b. Why go to see shorts versus features?

"Because we are in a civilization of speed. In a short, sometimes, you have a beginning, middle, and end. And all in 10, 15, 20 minutes. You have the whole story. It's like Reader's Digest--Film Viewer's Digest."

Not only that, she says, but some ideas lend themselves more towards shorts than features. "Sometimes you have way to edit or to present a very interesting idea that's good in 5 minutes, but not in one hour and thirty minutes."

c. Are we in a shorts revolution?

"Yes, definitely," says Elisabeth, noting that the number of short films produced yearly is on the rise. And the market for them is growing according. "For example, in France we have two big TV networks which created their own short channels!"
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3 Current Projects
a. What current projects are you working on?

Elisabeth is currently working on her feature, Gen, and some commercials in France. Unlike Red Ribbon, Gen, is a thriller and takes place in present day, but the two films share the common theme of racial selection. Gen addresses that theme through a suspenseful tale about in vitro fertilization and modern genetic research. "Everybody thinks that eugenics died in the Nazi camp," says Elisabeth, "which is completely wrong."

b. Were those projects influenced by the short in ASS?

Elisabeth's short was actually influenced by her current project, Gen. "I wrote the script of Gen before I wrote the script of Red Ribbon. Red Ribbon I had to make only prove I was able to direct a feature."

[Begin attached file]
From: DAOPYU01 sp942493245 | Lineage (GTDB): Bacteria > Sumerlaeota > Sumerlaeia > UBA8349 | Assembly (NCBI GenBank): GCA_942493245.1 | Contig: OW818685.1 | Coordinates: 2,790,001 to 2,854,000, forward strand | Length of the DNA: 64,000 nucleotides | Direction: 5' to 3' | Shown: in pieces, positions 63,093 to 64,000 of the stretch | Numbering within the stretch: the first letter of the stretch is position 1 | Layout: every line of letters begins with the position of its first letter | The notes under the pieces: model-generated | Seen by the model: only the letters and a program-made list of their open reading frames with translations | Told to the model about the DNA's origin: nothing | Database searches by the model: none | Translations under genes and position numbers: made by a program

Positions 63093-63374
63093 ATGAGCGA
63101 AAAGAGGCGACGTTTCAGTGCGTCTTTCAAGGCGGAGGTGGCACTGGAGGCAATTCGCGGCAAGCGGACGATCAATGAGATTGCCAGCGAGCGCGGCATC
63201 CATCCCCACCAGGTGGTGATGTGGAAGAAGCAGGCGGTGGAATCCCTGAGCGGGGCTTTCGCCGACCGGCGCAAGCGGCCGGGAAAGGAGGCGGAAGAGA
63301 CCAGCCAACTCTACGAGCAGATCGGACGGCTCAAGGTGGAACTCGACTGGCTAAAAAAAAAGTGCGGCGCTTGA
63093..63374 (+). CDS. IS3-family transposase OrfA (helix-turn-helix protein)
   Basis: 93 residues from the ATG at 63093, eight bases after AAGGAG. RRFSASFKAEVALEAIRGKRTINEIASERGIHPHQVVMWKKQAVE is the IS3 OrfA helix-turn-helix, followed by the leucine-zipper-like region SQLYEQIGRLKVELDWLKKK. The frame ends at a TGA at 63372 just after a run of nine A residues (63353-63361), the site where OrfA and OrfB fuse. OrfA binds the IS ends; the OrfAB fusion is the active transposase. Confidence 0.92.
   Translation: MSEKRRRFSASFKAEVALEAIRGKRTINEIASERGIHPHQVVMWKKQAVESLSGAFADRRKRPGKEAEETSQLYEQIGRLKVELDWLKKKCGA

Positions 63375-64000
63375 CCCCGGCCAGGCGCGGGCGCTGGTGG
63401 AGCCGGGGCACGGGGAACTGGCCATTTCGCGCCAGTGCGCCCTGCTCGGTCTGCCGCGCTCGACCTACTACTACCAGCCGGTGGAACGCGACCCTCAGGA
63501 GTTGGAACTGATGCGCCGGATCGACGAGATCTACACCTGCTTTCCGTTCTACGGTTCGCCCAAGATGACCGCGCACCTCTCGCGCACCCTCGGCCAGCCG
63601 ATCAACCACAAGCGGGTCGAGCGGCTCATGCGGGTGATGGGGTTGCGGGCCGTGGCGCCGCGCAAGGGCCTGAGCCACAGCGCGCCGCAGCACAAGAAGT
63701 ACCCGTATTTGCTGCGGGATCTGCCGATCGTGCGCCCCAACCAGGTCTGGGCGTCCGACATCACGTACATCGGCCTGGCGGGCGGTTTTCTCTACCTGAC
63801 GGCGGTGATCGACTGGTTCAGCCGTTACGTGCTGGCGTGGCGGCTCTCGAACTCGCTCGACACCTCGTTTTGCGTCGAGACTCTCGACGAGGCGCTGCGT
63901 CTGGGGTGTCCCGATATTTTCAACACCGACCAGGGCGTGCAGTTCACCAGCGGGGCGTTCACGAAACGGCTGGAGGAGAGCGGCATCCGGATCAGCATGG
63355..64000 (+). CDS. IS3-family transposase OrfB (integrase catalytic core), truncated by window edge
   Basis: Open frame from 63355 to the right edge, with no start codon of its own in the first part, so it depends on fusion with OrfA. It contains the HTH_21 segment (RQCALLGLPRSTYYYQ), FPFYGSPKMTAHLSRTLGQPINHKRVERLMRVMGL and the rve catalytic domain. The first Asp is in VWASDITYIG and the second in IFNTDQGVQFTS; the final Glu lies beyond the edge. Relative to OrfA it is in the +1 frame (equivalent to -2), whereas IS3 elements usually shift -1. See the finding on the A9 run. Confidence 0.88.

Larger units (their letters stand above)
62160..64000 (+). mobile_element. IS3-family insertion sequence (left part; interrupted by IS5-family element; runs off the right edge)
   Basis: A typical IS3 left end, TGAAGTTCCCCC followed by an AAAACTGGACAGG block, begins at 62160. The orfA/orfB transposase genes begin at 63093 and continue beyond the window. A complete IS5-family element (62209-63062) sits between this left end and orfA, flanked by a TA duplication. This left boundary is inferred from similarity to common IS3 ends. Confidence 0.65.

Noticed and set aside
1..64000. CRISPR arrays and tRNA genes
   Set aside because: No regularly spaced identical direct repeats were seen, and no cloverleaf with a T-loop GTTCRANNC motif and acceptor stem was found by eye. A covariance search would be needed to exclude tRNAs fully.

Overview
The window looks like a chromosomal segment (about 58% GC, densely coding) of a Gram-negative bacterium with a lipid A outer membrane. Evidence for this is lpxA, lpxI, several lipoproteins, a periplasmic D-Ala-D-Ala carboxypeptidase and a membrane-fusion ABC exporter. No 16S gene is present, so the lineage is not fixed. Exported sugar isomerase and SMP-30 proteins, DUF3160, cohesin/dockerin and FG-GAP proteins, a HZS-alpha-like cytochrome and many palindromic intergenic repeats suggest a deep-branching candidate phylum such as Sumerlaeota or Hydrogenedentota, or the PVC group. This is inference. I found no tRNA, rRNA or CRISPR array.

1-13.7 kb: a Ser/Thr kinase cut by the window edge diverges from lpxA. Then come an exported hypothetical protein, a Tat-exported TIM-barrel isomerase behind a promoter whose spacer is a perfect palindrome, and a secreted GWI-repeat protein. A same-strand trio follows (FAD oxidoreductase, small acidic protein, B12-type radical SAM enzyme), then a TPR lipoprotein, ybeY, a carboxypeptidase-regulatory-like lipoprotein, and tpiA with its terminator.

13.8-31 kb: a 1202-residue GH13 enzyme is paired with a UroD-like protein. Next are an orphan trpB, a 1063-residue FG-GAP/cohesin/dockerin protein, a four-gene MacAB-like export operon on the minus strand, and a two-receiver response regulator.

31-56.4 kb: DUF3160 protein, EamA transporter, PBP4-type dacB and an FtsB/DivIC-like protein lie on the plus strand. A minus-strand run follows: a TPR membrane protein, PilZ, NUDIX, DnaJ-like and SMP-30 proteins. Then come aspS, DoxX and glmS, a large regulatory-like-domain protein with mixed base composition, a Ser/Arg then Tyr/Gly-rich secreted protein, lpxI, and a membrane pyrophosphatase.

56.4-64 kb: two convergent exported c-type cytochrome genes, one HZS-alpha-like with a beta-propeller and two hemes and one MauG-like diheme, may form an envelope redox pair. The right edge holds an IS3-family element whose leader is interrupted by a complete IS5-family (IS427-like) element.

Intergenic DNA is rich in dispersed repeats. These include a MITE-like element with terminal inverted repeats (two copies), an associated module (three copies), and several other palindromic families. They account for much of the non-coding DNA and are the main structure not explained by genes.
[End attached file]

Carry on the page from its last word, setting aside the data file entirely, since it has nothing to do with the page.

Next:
Red Ribbon is part of what Elisabeth describes as her own "small crusade" to educate the public about the genetic research and manipulation that goes on today. "It's the biggest revolution humanity has ever seen, and no newspaper--not one--gives you the real picture of everything which is happening. . . . I need to make this film."

Elisabeth has been approached to direct a documentary about the survivors of the Nazi's breeding officers. But she fears the research would drag on for years, and that the public would not pay attention to a documentary--which is precisely why Gen is a thriller. "If the audience is watching a thriller, you can give them all the information you want because they are looking at something patiently," she says.

c. Ultimate goals as a film maker or something else?

"My main goal is to be able to take the audience to my world in order that they enjoy the show for one hour and 50 minute or a little bit more"
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4 About American Short Shorts
a. What went through your mind when you heard about a shorts fest in Japan?

When Elisabeth first started hearing about the festival in Japan, she was amazed to learn that it was only in its second year. " I thought it was 15 years old or something like that," she says. "It's unbelievable that they had all these people in only the first year."